Neurofibromatosis: Treatment, symptoms, advice and help
The term “Neurofibromatosis” refers to two different genetic disorders with similar features, namely Neurofibromatosis-1 (NF1) and Neurofibromatosis-2 (NF2), characterized by tendency to develop multiple, benign (non-cancerous) tumours of the nerves of the body. NF1 is more common than NF2.
Neurofibromatosis: Incidence, age & sex
The disorder occurs equally in men and women. There seems to be no geographical or ethnic variation. People of all races and ethnic origin may develop this condition.
Signs and symptoms of neurofibromatosis: Diagnosis
The symptoms of NF may start developing from childhood but may not exhibit serious health concerns. There can be coffee-coloured birthmarks (café-au-lait spots) on the skin. These spots can increase in size, number and became darker with time. Some of them may present with presence of freckles at armpits, groin and under the breasts. As the child grows, small non-cancerous tumours (neurofibromas) can develop on superficial nerves in the skin which appear as lumps under the skin. These are varied in sizes with soft to firm in consistency. These can be accompanied with tiny brown pigmented spots known as Lisch nodules which are found in the iris (coloured part of the eye). There can be other symptoms like blindness, convulsions, hearing loss, bone deformities and pain.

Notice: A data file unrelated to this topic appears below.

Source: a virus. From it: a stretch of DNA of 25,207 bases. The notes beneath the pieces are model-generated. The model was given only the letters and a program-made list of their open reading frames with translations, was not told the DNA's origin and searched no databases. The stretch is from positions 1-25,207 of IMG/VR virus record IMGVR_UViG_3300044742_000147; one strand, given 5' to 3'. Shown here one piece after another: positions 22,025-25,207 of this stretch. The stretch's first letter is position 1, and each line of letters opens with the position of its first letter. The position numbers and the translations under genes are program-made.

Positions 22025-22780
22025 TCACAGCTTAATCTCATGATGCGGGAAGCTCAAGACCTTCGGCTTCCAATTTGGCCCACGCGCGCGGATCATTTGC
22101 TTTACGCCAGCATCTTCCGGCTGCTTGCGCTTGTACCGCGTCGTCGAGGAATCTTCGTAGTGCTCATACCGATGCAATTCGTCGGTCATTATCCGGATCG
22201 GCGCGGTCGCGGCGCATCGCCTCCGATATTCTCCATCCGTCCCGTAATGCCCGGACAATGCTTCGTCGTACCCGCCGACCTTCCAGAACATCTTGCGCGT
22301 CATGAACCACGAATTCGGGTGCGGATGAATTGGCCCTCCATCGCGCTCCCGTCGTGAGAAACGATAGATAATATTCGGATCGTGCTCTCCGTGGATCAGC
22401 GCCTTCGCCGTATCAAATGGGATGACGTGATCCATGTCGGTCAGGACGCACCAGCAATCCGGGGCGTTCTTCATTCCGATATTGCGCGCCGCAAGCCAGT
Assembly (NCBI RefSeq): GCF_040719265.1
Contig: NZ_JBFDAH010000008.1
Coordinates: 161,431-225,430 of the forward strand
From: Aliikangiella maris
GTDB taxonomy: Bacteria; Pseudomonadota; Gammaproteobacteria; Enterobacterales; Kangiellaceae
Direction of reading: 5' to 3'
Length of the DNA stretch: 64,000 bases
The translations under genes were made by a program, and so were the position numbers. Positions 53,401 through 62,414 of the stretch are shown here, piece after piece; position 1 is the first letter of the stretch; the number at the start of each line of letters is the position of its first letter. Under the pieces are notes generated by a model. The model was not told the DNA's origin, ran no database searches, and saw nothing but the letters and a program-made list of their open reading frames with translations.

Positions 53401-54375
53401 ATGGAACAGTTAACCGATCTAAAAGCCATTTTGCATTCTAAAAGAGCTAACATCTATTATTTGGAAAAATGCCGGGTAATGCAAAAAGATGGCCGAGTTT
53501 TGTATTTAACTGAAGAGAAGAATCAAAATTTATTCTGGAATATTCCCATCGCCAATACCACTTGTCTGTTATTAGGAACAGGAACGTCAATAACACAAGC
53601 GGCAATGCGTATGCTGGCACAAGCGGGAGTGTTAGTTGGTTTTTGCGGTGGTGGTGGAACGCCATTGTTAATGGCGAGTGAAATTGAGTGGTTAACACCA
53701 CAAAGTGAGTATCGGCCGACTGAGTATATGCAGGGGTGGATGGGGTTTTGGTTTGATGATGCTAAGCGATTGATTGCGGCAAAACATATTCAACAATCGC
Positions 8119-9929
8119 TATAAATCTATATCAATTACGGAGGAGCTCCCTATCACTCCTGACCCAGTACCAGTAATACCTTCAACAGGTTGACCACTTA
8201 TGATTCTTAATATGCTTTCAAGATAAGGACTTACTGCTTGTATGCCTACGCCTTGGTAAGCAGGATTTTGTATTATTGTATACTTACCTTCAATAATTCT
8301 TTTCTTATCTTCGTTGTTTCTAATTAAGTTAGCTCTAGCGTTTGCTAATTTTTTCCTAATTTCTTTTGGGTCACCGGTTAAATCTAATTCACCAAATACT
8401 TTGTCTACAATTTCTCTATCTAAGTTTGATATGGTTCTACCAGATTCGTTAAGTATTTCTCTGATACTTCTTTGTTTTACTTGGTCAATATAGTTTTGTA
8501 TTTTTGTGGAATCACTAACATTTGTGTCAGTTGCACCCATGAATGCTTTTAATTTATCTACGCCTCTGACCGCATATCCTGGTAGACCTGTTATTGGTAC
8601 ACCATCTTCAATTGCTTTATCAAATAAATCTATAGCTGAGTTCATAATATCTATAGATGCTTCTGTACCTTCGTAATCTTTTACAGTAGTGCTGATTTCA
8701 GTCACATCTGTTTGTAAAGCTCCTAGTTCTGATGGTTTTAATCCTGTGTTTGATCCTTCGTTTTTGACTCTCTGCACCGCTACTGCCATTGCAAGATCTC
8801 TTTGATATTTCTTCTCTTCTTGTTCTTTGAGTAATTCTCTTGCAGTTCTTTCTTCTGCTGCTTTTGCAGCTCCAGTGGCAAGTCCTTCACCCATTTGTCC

Detailed history and physical examination may detect the condition. Tests like X-ray, CT (computed tomography) scan or MRI scan (magnetic resonance imaging) with genetic blood test may be done to confirm the diagnosis.
Causes and prevention of neurofibromatosis
Neurofibromatosis is a genetic disorder. A person may inherit the defective gene or may develop disorder due to mutation (change) in a gene without obvious cause.
The neurofibromatosis cannot be prevented; however a person with family history of disorder should undergo genetic testing and counselling when planning a family.
Patient may not have any associated medical problems, except for an abnormal skin appearance which may result in physical disfigurement. However, some patients may develop complications associated to the tumours involving nerves such as behavioural disorder, blindness (optic glioma), bone deformities, curvature of the spine, hearing loss and higher blood pressure. Few of them may develop cancerous tumours.
There is no specific treatment to cure neurofibromatosis. The symptomatic treatment is given to relieve associated symptoms and improve the quality of life. Tumour which causes pain or functional loss may be removed surgically. Children with low IQ or behavioural disorder may need special therapies.